What Makes a CSM Successful?
Desired attributes for a CSM can be a subjective matter, as different Customer Success leaders emphasize varying skills in their team. Domain and product specificity can also have a large influence on necessary traits. For this reason, it can often be difficult to determine the capabilities that will make one successful in the role. Some companies require a lots of external face time with customers, while others may require technical skills to even understand the issues customer are experiencing. Throughout my tenure as head of Customer Success at five startups and a senior executive at large companies like Sybase, SuccessFactors and Commerce One, I have come across a wide swathe of CSMs. As a result, I know the main traits that can push a good CSM to greatness, and will highlight them in turn below.
Oftentimes, the dialogue around Customer Success emphasizes becoming a trusted advisor to the customer, and as a result, interpersonal skills are held in high regard. However, equally essential to winning the trust of a customer is showing them you have an in-depth understanding of their use cases via convincing metrics and data. Having a solid handle on their data and how it correlates to the customer’s business objectives helps CSMs become qualified to fill the role of the trusted advisor. Great CS professionals leverage KPIs to provide their customers with visibility of progress against business objectives.
Proactiveness is an essential attribute for every CSM. If you’re always behind the curve and handling issues once they’ve already become a problem, you’re performing the role of Customer Service, not one of a CSM. It’s especially important to proactively reach out to customers about training, guidance, and assistance needed. Everybody appreciates a helping hand now and again, especially if it is provided without prompting from them. If you’re available before the customer even knows they need you, customers will be impressed with how well you anticipate their needs.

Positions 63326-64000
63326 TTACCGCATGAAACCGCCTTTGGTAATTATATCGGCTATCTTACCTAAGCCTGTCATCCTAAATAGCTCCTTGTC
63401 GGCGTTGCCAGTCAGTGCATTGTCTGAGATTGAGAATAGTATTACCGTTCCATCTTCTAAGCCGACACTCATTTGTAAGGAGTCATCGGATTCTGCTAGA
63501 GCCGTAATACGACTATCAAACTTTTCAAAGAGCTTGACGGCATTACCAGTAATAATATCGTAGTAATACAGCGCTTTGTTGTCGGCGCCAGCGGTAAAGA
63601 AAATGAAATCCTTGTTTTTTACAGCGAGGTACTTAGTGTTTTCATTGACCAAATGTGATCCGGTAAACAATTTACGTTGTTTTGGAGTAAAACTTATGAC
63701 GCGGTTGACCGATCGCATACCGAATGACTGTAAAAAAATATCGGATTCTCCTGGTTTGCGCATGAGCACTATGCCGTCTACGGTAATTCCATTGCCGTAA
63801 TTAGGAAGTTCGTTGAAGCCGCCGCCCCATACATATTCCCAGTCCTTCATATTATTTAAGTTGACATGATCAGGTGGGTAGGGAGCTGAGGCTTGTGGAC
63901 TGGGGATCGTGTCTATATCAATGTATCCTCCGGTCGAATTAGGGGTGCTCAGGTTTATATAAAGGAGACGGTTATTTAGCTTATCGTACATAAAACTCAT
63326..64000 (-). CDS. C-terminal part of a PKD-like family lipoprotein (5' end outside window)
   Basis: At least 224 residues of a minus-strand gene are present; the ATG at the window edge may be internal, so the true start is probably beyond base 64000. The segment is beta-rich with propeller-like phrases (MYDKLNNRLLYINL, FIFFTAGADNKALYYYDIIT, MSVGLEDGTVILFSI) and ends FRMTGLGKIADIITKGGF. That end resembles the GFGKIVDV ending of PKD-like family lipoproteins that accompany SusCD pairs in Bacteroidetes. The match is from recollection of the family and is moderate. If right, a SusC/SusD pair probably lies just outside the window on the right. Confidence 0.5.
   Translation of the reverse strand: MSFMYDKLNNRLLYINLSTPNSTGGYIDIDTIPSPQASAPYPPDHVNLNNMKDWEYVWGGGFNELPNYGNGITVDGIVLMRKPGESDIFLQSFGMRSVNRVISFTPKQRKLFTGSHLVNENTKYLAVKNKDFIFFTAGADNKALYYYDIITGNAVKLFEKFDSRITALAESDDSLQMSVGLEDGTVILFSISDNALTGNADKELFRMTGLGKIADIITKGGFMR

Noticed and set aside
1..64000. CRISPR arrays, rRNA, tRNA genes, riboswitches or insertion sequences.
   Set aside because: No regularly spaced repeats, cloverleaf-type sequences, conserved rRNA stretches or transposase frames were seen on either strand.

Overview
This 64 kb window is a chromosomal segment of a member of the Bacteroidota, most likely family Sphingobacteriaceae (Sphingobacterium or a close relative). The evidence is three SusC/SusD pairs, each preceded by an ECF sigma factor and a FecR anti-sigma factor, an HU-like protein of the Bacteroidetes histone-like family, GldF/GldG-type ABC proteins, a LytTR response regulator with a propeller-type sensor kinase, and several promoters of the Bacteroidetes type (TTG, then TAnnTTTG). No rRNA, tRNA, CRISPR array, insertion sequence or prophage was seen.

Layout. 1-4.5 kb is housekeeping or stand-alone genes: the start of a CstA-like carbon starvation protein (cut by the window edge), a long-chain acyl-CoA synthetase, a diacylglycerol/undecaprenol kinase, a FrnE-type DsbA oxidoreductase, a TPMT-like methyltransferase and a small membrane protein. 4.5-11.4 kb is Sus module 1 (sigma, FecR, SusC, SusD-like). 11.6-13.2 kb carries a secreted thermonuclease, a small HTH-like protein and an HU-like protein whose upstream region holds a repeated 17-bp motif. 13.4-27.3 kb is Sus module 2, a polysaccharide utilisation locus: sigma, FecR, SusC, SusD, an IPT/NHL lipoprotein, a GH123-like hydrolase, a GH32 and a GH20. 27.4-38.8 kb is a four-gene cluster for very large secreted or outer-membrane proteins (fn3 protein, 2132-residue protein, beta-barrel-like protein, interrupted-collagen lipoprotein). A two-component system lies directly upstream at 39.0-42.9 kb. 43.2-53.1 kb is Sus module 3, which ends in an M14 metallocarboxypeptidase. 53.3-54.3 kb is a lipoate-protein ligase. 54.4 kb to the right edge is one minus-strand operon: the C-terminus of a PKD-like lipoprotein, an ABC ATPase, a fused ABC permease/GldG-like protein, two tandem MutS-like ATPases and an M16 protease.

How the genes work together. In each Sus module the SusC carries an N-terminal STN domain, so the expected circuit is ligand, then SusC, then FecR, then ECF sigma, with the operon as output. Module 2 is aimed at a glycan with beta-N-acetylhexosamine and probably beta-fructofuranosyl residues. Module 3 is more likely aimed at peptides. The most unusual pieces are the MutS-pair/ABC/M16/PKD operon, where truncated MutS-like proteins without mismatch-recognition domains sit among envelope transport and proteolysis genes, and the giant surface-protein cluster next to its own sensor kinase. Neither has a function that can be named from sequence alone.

CSMs need inherent enthusiasm, and a positive outlook that is infectious and irrepressible when times get tough. It’s often said that life is 90% how you react to it, and a great CSM embodies this wholly. Times will get tough, people will get frustrated, and CSMs are on the frontline of every battle. They have to be able to keep going even when products fail, and stakeholders leave your clients. CSMs must have the grit to turn these challenges into triumphs, and keep a positive attitude, regardless of the circumstances. Not only will this help CSMs do their job exceptionally well, but it will also uplift their entire team.
Communication Skills & Emotional Intelligence
CSMs interact with customers on a daily basis, so they have to have a reserve of emotional bandwidth to rely on to get them through each day. They have to be able to read situations adeptly and know what is required just based off intuition. In order to do this effectively, they will also need high EQ capabilities, as well as exceptional communication skills to converse in the method each customer prefers. Even more critical is the ability to communicate with groups within their own company, as CSMs often find themselves collaborating with other teams. In all of these cross-functional interactions, it is critical that a CSM be able to handle and manage the inevitable conflict that WILL arise from different priorities from different groups. Being the Customer advocate will take some diplomacy to negotiate, and you will have to lobby for your customers interests, while not forgetting that you work directly for your employer, and must represent and support those interests as well.